If you agree with him more than with the other guy you should vote for him, it's that simple. I just don't see any evidence that he would actually be anything surprising. How exactly can you expect him to be any better than Bill Clinton? Vote for him if you generally agree with him, sure, but put too much faith on him and you'll like a fool in a couple of years. Guaranteed.I wasn't into American politics enough under the Clinton years to be able to compare them. I'm not sure I'm expecting that much more of him either. I expect him to do the best of the situation, a situation that's pretty bad, make the right decisions and be an inspiration to people, which is needed at the moment. I don't think that is too much faith to put in a president that seems smart. I don't expect him to turn around the financial crisis on his own or anything...
If I'm way off with Obama, my mistake will be voting at the wrong choice in this poll and possibly looking like a fool to you. I can live with that, it's not like I voted for Bush or anything...

RedRalph
Nov 06, 2008, 09:01 AM
I just have to say that my respect for CFC has increased by looking at the result of this poll. It seems that some basic degree of critical thinking is still going on here.

The next years will be interesting.


do you respect me more now?

I'm Cleo!
Nov 06, 2008, 09:41 AM
The President can do a lot. Congress is seriously constrained in what it can do by the fact that the President can send someone down the street to tell them, "I'm going to veto a bill with X, Y, and Z," or "I'm not going to veto the bill if it includes X, Y, and Z." Moreover, the decisions made in terms of executing the laws really do make a difference. There are limited government resources, and decisions have to be made regarding the focus of the SEC, for a timely example. Appointing judges is tremendously powerful, as many litigants have learned before the Roberts Court. And, of course, the President conducts the nation's foreign policy, and controls intelligence and defense efforts.

I don't understand how someone can look at the eight years of the Bush administration and say, "Well, it doesn't really matter who the President is." It boggles the mind. Whether you think he made the right or wrong decisions, he made a ton of them and they profoundly affected the nation.

Cleo

luiz
Nov 06, 2008, 02:27 PM
do you respect me more now?

I respect die hard communists more than cheerleaders of whatever is hype. Though I think you're wronger, sorry.

Masquerouge
Nov 06, 2008, 02:31 PM
Reagan was inspirational. He made the people believe it was good to be an American, good to own a business, good to volunteer to serve, good to defeat communism. We'll see if Obama can inspire anything other than legalized robbery in the form of increased taxation and government control of everyday life. I doubt it.

I'm pretty sure the high turnout in this election is already proof that he is inspirational.

luiz
Nov 06, 2008, 02:38 PM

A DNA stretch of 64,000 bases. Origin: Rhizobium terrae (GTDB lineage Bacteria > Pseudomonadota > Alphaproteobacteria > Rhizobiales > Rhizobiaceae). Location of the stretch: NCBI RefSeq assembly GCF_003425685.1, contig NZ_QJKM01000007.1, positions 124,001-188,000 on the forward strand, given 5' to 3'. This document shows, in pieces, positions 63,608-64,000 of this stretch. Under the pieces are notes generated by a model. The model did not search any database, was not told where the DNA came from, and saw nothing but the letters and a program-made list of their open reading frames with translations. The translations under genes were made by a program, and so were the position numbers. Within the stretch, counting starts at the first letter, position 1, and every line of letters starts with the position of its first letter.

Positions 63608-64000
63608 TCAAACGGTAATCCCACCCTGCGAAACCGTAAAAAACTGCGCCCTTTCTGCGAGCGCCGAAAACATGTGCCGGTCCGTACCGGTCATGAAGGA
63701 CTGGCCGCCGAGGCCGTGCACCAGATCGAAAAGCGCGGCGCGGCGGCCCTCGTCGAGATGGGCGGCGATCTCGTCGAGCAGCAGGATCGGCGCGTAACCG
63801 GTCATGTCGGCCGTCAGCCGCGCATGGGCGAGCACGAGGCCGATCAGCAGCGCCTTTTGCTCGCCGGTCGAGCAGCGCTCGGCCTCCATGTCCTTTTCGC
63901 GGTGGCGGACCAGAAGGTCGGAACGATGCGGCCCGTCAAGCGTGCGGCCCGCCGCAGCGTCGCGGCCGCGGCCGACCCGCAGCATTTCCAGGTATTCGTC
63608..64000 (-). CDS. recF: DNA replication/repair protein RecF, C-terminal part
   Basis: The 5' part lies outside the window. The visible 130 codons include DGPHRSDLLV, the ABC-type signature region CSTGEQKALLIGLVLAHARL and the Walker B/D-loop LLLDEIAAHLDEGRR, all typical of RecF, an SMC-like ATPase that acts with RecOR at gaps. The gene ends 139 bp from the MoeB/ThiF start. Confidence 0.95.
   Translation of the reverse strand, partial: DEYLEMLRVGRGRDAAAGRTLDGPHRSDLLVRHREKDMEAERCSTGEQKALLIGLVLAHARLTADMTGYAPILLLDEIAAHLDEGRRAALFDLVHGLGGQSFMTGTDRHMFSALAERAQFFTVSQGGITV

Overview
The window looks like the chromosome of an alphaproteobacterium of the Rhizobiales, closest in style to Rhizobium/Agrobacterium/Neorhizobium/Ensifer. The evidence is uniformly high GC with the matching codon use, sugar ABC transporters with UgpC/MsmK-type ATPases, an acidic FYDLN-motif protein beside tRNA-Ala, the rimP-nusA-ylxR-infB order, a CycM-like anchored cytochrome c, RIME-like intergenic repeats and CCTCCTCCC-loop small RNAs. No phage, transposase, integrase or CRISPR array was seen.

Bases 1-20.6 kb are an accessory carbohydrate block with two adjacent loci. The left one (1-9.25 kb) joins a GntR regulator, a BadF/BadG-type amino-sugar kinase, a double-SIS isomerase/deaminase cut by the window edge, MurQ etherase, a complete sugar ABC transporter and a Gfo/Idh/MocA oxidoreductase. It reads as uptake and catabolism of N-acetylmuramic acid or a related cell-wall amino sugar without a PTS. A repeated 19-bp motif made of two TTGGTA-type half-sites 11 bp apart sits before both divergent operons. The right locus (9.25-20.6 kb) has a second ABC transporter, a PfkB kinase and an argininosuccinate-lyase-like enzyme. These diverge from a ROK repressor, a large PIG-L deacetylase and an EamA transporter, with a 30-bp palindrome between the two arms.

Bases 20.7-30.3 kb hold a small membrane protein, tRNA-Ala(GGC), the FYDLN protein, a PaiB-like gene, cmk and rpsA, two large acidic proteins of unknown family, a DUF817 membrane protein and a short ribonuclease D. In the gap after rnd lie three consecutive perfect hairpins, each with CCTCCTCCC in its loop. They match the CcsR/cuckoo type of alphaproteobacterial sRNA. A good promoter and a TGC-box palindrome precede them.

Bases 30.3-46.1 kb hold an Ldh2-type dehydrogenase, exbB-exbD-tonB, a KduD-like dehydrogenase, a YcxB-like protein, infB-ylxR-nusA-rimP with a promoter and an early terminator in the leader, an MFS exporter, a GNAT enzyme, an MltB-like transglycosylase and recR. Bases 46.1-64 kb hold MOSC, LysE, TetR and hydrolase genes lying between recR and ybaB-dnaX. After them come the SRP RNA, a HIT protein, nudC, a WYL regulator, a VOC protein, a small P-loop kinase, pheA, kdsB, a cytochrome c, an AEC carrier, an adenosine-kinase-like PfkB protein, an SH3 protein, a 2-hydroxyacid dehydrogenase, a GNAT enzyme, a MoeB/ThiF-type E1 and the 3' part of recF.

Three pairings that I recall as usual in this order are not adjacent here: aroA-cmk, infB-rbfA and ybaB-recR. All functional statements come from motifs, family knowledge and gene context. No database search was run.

In general, it's true, but you can't conclude that being skeptic, or cynical, about a subject comes from a critical thinking-process that make that belief more valid. It's pretty cheap to suggest that a certain choice shows a higher degree of critical thinking just because it's the skeptical one. I'm aware that Obama becoming an exceptional president is riskier to say than saying he'll be like the rest more or less, but I think he seems more capable than most, so I hope he'll be a very good president.

One thing is to hope, another is to actually believe it to be the most likely scenario. I too hope he will be a great president, preferably the best in history. But I don't believe in that for a fraction of a second. There's no evidence to support that, believing in that is not to be expected of critical thinkers.


After being critical and after having analyzed the candidates, why couldn't there be some enthusiasm over a candidate?

I can understand some enthusiam over some policies, not over a person. That's sheep-like and dangerous.


I'm not sure anyone has enough experience to become president, but Obama has a good education, seems to have reasonable beliefs, have had great success in organizing the campaign, is a great speaker that inspires people, brings hope to many, seems smart and all around very capable. It will be interesting how he'll do as president, no one knows yet.

Alot of people have a good education. I do too. Reasonable beliefs are your opnions, many would disagree, and that's pretty much a requirement for anyone you are about to vote for. He run an excellent campaign, he has that credit for sure.
But you still have not worked around the fact that his career in Senate was mediocre at best, that he never produced anything really noteworthy. I can't help but be skeptical about such a man. If he is going to be such a great president, why wasn't he a great senator? Or even a good one? Talk is cheap, what has this man actually done to earn your enthusiams?